At the briefing, as related to the Alfa Bank investigation, Mr. McCabe appears to have provided a general summary of the allegations that had been brought to the FBI. Most importantly, notes from other participants at the meeting indicate that Mr. McCabe explained that the allegations were brought to the FBI by an attorney “on behalf of his client,” see Ex. A, Tashina Gauhar Notes, at SCO-074100 (emphasis added), but that the attorney “d[id]/n[ot] say who [the] client was,” see Ex. B, Mary McCord Notes, at SCO-074070 (emphases added). There is no indication whatsoever from any participants’ notes that Mr. Baker—or Mr. Priestep or Ms. Anderson—refuted or corrected Mr. McCabe’s explanation. Such a statement—recorded by multiple participants, made in the presence of Mr. Baker, Mr. Priestep, and Ms. Anderson, and regarding the FBI meeting that is the subject of the charge against Mr. Sussmann—is both admissible and material to the defense.
The implication is that at some point very early in the investigation — either in their face-to-face September 19 meeting, or in calls on September 21 and 22 — Sussmann told Baker he did have a client. And Durham can’t prove when that was, because he has no original notes from Baker. At the very least, it proves that Sussmann wasn’t lying as part of a big cover-up. But it hurts Durham’s ability to prove the lie generally, because it’s possible he told Baker he wanted to help the FBI on September 18 (which is not charged), said nothing on September 19, and then explained he had a client on September 21 or 22.
Given the treatment of these and other notes from the same set, however, I’m more interested in Sussmann’s other argument: Durham chose to refresh Baker’s memory with Bill Priestap’s notes, but never showed him these.
In addition, as noted above, the Special Counsel apparently intends to elicit testimony suggesting that Mr. Baker landed on his latest version of events after reviewing notes from a separate meeting, taken by Mr. Priestap and provided to Mr. Baker by the Special Counsel. However, the Special Counsel conspicuously did not show Mr. Baker the March 2017 Notes when attempting to refresh his recollection. The March 2017 Notes are thus also admissible to attack the Special Counsel’s prejudicial handling of a critical witness, as well as Mr. Baker’s current recollection of events. See United States v. Fieger, No. 07-CR- 20414, 2008 WL 996401, at *2-3 (E.D. Mich. Apr. 8, 2008) (defendants permitted to “bring in the factual scenario” of the government’s investigation, including by “asking witnesses about the circumstances surrounding their questioning by Government agents”).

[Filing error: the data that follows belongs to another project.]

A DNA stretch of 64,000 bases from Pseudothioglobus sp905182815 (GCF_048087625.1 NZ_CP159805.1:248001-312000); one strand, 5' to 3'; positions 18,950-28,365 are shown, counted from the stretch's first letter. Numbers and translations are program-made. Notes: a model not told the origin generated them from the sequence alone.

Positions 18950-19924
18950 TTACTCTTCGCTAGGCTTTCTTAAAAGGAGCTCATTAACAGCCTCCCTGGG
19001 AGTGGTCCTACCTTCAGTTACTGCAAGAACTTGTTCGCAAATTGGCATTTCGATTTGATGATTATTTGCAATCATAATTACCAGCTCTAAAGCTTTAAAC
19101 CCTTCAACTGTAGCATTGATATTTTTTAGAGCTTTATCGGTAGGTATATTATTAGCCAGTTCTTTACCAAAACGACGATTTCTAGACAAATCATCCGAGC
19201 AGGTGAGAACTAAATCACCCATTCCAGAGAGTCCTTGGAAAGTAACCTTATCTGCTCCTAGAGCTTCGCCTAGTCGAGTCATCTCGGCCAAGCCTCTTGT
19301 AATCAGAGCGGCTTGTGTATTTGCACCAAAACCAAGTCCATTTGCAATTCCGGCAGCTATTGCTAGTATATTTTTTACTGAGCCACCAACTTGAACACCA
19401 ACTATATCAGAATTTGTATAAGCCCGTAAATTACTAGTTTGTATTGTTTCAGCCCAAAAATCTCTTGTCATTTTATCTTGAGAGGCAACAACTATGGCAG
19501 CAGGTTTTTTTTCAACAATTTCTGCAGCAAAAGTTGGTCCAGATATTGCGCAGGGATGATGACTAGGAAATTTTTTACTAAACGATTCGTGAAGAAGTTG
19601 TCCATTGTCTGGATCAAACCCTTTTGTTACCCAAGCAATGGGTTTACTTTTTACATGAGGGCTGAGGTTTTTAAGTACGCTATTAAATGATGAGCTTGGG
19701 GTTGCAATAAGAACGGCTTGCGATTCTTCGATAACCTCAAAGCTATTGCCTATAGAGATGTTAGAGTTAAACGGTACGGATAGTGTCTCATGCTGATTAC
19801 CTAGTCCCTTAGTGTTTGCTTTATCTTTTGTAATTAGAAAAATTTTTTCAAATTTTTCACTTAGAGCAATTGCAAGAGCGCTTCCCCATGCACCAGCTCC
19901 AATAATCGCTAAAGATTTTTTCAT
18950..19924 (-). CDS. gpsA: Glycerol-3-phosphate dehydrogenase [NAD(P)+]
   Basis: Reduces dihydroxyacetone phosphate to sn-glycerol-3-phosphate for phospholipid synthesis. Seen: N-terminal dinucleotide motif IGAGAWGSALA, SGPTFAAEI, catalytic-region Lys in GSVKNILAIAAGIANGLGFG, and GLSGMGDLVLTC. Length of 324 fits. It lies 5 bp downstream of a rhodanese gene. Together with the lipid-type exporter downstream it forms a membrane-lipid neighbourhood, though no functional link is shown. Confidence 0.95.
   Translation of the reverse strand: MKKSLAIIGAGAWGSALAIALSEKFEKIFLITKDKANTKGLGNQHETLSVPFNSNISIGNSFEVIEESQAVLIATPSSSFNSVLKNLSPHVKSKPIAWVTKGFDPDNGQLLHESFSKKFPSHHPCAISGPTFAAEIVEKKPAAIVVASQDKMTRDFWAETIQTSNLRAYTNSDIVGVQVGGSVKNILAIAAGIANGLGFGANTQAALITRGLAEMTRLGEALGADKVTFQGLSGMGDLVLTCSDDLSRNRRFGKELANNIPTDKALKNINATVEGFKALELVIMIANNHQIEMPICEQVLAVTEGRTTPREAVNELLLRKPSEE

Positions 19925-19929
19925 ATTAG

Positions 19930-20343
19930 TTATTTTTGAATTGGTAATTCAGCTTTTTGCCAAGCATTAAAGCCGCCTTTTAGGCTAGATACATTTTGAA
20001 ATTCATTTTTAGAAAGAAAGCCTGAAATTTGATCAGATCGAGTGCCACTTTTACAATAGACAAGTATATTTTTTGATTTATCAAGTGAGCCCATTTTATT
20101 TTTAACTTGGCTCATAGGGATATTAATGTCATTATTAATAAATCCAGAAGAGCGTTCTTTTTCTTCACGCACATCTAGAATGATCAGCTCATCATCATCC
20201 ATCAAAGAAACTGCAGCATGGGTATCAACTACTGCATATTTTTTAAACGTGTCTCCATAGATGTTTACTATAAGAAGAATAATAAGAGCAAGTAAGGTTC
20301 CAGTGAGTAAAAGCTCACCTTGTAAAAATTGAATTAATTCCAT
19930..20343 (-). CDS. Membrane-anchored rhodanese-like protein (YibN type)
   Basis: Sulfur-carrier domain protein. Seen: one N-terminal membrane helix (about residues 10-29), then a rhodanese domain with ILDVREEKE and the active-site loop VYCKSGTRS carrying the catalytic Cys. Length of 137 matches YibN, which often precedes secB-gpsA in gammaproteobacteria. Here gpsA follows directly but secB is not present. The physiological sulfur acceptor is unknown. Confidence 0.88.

That is, he was coaching Baker to tell him the story he needed to be true and suppressing the story that Baker had already told publicly for which Durham had corroboration.
The most likely explanation is that Baker learned (and shared) that Sussmann had a client in one of the September calls, and the conflicting stories explain why Baker’s story has been so inconsistent. Ultimately, though, if Sussmann told Baker he had a client within days, it says he didn’t originally (in a September 18 text that was not charged) claim he was coming to help the FBI as part of a big cover-up. He did so because he wanted to help the FBI and then, within a week, proceeded to do so.
Here’s the thing: From the start, I’ve been expecting Durham to have real discovery problems (and, given that he’s slow-walking on turning over Crowell’s known and Strzok’s likely notes, will continue to have such problems here).
But he has no excuse with these notes. They’re notes he would have reviewed closely in 2020. These are in no way notes he couldn’t have known about. They’re not even notes that the Ukraine invasion would have created a delay in reviewing; the primary classified information in the notes pertains to Walid Phares, who was investigated for his ties to Egypt, not Russia.
These are the notes he was ordered to make a case out of. He had and reviewed them before he started hunting Michael Sussmann.
And yet he chose not to use the documents that hurt his case to refresh Baker’s memory and then buried them in a stack of tardy discovery.
Update: Intro and close fixed.